Young children initially seek attention and affection from their parents and want their parents to participate in their activities. But if parents are continually unresponsive, many children will seek alternatives. They will turn to television, drugs and alcohol and submit to peer pressure and Satan's influence. Children enjoy exciting activities like going to amusement parks, but what they really want, by nature, is the attention of their parents. And they will be content with almost any activity in which the parents are involved. A recent poll revealed that parents on the average only spend 19 minutes a day with their children. With this little association, parents and children can become virtual strangers. Watching television is not quality time. It is like sitting in a theater with dozens of people you don't know. Time spent in front of a television is basically lost time, and we cannot afford to lose this precious time. One of the real crimes in today's families is the unsupervised time so many children spend. Letting your child have unsupervised time at nearly any age is like holding a revolver to your child's head and playing Russian roulette. We as parents must know where our children are and what they are doing. This doesn't mean we spy on them or overly protect them. It is just a simple fact that children will get into trouble or difficulty without supervision and concern from their parents. Even with teenagers, we must know their activities and involvements and approve their activities. Lack of guidance and direction can be devastating at any age, but particularly during the teenage years. Teenagers who are permitted to roam the streets, who make all their own choices and who are never required to report to their parents will find themselves in trouble. Children in homes where no one cares — or in homes where it appears that no one cares — will experiment and gravitate to wrong involvements. Satan does not go to sleep at the switch. We as parents do, but not Satan. Most serious crimes are committed by teenagers. Because they are neglected, many purpose to do something wrong just to get attention, or to prove their worth. Serious crimes do not appear that extreme to youths, especially when they continually see violence on the television screen. Youths cannot be neglected. They have developing minds and bodies but are still quite immature. They are not prepared to handle all the serious things of life alone, especially with Satan's keen sense of timing to lead them astray. The apostle John wrote to the fathers and the young men who had overcome the wicked one. He told the young men that they were strong and that the Word of God abode in them and that they had overcome Satan (I John 2:13-14). But our children are not converted. They need our help to understand what they must fight and how. We must help them overcome the evil one and build human character until God does give them His Spirit. And of course, God will work with our children even now if they seek Him (I Cor. 7:14). We must spend quality time with our children, literally to help them survive. Wholesome family activities are important. Get involved as parents. Involve the children in sports and other outdoor activities with you. Children are not chattel for us to rule over and use all of our lives. We are to temporarily oversee them, until they are prepared to become parents and raise children and continue the process God is performing.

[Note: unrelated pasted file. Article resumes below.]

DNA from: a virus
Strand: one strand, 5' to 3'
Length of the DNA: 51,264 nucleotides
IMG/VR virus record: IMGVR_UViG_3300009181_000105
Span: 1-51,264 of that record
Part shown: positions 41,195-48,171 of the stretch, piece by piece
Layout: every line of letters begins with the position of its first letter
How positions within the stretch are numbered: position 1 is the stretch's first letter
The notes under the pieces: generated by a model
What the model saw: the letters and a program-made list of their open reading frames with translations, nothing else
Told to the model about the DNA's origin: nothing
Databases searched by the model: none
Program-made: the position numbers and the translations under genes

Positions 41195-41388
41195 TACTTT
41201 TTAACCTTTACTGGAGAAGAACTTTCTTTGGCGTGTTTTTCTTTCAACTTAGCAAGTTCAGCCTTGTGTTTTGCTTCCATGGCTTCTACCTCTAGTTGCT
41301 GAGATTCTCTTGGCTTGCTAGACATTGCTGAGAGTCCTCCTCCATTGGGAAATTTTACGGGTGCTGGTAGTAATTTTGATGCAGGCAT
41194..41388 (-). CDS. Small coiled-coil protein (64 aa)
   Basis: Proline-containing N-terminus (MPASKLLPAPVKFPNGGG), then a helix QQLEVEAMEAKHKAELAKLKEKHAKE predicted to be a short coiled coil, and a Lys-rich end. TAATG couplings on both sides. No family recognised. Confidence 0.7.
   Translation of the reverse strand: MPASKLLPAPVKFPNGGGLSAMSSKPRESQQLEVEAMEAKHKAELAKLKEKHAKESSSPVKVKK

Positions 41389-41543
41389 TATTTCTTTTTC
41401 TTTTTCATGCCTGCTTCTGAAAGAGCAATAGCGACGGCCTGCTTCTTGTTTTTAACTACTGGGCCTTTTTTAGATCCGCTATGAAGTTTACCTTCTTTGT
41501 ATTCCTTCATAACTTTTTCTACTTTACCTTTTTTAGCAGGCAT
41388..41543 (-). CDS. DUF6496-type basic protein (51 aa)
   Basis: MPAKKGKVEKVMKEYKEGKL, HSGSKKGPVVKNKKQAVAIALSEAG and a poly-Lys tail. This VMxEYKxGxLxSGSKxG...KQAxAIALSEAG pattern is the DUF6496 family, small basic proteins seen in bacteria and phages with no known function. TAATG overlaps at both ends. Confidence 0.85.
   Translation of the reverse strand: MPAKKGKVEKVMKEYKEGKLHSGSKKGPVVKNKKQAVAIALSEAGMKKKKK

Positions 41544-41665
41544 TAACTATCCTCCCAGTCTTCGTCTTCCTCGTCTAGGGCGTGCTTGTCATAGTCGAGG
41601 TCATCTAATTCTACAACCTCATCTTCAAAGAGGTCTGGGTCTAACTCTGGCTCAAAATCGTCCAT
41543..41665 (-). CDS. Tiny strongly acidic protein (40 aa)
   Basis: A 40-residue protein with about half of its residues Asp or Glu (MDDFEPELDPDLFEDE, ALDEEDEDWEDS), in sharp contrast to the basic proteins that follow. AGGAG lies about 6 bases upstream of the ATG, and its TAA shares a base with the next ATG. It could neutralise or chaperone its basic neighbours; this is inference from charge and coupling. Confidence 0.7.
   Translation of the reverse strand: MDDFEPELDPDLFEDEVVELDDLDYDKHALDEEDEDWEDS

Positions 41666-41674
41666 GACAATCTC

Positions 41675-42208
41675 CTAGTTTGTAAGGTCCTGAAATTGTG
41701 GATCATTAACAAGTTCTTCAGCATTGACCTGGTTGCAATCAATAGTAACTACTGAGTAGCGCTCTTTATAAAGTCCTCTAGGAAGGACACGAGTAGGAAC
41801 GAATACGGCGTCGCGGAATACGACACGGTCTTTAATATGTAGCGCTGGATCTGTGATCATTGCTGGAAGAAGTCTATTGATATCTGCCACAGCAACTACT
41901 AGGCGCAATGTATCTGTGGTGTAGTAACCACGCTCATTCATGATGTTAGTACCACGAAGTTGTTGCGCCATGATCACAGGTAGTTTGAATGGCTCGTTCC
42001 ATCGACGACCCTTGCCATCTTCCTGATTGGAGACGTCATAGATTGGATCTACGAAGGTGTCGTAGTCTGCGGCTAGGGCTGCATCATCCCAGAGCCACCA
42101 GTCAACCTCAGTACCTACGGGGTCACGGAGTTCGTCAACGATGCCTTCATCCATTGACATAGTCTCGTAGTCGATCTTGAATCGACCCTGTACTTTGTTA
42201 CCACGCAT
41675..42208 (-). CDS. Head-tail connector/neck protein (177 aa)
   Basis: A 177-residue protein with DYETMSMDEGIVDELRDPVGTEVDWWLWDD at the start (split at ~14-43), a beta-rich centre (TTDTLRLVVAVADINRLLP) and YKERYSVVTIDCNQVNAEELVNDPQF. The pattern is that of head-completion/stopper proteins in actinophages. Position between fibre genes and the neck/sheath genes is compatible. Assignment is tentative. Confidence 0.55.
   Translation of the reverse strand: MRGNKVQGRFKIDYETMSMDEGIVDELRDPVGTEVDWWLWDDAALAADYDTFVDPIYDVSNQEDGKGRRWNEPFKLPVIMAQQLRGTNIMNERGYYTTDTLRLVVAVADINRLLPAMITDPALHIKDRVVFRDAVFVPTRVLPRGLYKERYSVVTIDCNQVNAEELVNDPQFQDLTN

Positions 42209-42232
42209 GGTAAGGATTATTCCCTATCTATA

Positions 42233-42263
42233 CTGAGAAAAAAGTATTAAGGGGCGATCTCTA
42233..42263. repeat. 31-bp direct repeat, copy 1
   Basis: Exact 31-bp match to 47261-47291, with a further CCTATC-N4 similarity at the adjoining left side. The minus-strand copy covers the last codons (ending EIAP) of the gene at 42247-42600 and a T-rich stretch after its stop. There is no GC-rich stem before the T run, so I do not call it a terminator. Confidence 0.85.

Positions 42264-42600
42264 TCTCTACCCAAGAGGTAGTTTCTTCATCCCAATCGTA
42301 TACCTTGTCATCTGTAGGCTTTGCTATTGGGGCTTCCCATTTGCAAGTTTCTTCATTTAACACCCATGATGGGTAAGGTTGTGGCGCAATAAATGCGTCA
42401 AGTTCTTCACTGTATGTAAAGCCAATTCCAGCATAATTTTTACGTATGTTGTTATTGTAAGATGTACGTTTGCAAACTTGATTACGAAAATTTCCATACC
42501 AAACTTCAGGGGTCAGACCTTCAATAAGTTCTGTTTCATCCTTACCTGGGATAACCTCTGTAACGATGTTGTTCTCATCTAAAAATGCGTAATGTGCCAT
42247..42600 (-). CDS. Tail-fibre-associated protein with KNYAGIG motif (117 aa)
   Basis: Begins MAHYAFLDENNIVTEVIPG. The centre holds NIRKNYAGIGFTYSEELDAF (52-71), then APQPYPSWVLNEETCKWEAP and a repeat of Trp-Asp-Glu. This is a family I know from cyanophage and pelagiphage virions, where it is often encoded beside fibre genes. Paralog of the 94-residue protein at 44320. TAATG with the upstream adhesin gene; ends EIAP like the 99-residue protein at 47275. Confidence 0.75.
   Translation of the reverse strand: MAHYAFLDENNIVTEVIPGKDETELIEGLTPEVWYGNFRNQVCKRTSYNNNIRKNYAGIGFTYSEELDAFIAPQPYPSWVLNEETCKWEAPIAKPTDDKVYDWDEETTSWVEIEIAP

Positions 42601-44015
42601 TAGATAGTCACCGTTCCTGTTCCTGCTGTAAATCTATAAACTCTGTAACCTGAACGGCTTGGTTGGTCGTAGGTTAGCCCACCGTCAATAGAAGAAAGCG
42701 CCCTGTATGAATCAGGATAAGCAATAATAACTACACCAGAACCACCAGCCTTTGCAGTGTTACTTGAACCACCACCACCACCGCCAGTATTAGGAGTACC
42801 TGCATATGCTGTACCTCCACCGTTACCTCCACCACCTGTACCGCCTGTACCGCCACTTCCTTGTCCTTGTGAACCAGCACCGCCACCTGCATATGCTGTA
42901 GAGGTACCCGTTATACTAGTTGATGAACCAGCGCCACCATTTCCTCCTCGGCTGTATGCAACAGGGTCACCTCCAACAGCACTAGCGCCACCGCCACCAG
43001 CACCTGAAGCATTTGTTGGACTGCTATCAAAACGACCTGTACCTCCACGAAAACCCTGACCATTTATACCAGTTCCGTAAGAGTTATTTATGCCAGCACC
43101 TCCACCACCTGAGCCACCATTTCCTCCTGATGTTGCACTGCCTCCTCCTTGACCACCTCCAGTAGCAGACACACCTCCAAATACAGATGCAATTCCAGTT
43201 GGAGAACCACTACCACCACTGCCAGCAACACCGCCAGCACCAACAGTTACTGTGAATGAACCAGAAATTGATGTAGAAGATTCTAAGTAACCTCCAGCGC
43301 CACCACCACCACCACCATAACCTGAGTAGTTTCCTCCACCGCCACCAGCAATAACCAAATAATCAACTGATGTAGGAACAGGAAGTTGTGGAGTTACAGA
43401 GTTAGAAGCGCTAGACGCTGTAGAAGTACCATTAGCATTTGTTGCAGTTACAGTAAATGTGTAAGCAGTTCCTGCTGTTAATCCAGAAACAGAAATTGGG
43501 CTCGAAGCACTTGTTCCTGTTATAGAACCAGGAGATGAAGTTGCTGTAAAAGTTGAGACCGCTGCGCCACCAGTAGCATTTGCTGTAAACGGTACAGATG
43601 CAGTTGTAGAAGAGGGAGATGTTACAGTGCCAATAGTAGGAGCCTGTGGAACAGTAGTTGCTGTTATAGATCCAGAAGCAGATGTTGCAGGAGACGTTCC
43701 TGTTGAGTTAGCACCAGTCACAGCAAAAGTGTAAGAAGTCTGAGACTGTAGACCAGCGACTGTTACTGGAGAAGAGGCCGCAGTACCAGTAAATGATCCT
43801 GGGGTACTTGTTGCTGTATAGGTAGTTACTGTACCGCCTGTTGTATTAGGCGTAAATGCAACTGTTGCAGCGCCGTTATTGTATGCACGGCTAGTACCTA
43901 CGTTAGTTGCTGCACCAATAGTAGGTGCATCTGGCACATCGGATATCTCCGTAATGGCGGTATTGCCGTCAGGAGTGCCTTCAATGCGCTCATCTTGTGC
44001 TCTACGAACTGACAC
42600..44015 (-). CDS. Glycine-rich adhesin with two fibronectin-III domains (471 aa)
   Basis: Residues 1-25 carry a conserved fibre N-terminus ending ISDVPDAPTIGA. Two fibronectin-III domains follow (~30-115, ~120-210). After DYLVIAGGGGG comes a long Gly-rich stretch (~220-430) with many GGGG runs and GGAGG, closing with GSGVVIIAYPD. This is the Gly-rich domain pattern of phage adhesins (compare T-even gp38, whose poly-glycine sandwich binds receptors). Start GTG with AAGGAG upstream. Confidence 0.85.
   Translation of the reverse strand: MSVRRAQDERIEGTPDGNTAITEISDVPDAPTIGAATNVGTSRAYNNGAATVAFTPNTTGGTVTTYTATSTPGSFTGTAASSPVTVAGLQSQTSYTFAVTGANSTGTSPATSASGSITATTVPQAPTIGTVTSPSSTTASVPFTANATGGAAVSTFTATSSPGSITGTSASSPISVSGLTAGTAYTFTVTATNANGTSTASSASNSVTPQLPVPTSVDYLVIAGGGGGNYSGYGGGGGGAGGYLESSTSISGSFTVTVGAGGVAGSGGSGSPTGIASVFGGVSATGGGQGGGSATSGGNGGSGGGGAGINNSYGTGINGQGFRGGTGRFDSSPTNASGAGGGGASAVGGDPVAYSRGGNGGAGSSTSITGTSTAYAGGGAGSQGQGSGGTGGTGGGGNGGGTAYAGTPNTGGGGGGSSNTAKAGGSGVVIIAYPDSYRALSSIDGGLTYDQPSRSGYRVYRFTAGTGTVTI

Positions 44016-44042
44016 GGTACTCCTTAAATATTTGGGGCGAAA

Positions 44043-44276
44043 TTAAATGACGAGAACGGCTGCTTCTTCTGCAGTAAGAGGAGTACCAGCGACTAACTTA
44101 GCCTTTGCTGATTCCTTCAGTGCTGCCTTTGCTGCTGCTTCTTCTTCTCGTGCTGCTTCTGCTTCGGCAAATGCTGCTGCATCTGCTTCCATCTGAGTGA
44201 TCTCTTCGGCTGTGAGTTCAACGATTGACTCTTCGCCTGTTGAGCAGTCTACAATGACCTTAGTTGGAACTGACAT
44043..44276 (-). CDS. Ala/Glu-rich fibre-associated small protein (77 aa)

Children belong to God